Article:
Back in 2014 ACCA and the UK’s Economic and Social Research Council (ESRC) completed an ambitious research project investigating perceptions of corporate culture and its links to dysfunctional behaviour in organisations. This updated article now contains the fourth and final research report.

Cover of members survey results report

 

This final instalment of ACCA's project 'Culture and channelling corporate behaviour' contains the results from the ACCA member survey.

It supports the ethos that 'tone at the top' is the most influential driver of corporate behaviour across all age groups, geographic locations and sectors. Financial and non-financial incentives come second, followed by rules and procedures and personal agendas.

About the research

The global financial crash of 2008 highlighted the limitation of rules and regulation in facilitating functional behaviours at work. Many as a result came to the conclusion that poor corporate cultures had been a root cause of much wrongdoings leading up to the crisis.

To provide boards with tangible guidance on culture and the drivers of corporate behaviours, ACCA conducted a one-year international study based on a review of the existing literature in organisational science (Appendix 1); we hosted roundtable discussions with over 150 representatives internationally (Appendix 2) and finally, we ran an online survey to which nearly 2000 ACCA members globally responded (Appendix 3).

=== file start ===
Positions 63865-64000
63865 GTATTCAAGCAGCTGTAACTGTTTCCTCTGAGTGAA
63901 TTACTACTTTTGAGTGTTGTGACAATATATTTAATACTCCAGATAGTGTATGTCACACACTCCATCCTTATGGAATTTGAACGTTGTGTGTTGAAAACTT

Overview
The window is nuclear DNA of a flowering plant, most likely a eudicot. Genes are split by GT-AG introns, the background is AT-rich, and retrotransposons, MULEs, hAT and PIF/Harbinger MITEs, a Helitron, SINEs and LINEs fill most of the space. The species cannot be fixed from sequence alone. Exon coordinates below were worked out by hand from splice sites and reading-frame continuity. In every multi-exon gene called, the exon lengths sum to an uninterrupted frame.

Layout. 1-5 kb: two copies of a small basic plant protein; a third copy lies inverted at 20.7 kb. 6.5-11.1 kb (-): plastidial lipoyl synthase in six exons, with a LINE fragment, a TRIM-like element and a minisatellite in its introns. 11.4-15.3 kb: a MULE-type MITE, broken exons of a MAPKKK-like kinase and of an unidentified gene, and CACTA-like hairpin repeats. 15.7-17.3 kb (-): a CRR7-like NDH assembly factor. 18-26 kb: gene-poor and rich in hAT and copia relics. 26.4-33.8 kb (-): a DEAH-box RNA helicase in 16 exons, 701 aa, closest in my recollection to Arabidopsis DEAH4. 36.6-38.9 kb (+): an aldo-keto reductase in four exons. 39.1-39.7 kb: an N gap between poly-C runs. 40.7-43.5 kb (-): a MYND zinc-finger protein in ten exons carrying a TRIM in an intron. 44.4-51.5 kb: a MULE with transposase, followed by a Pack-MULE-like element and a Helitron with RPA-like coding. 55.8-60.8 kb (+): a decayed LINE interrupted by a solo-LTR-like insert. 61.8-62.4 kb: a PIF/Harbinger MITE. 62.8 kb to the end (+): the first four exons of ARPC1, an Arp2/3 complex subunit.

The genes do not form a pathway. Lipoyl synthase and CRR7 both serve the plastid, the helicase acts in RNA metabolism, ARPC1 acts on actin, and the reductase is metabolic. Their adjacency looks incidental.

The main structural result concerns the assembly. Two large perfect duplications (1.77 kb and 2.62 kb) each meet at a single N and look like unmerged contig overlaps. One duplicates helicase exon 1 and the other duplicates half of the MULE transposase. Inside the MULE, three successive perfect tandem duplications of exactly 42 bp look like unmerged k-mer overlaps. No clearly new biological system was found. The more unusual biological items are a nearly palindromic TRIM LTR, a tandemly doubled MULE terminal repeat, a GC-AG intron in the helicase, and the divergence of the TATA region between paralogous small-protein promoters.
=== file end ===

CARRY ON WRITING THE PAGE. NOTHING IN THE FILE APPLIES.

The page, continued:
Findings indicate that corporate leadership has a critical role to play in setting organisational values. Channelling functional behaviours also involves considering incentives and performance measurement systems, as well as internal communication and investment in human resources.

Related documents

  • Appendix 3: Results from the ACCA member survey

    PDF 1008KB
  • Appendix 2: Findings from the ACCA–ESRC roundtable discussions

    PDF 505KB
  • Appendix 1: Review of the academic literature on organisational culture

    PDF 479KB
  • Summary of findings

    PDF 465KB
  • Five minutes on... (executive summary)

    PDF 769KB

Article Details

Date: 16 Dec 2015

Region: Global

Topic: Governance, risk and control; Human capital; Diversity; People management; Corporate governance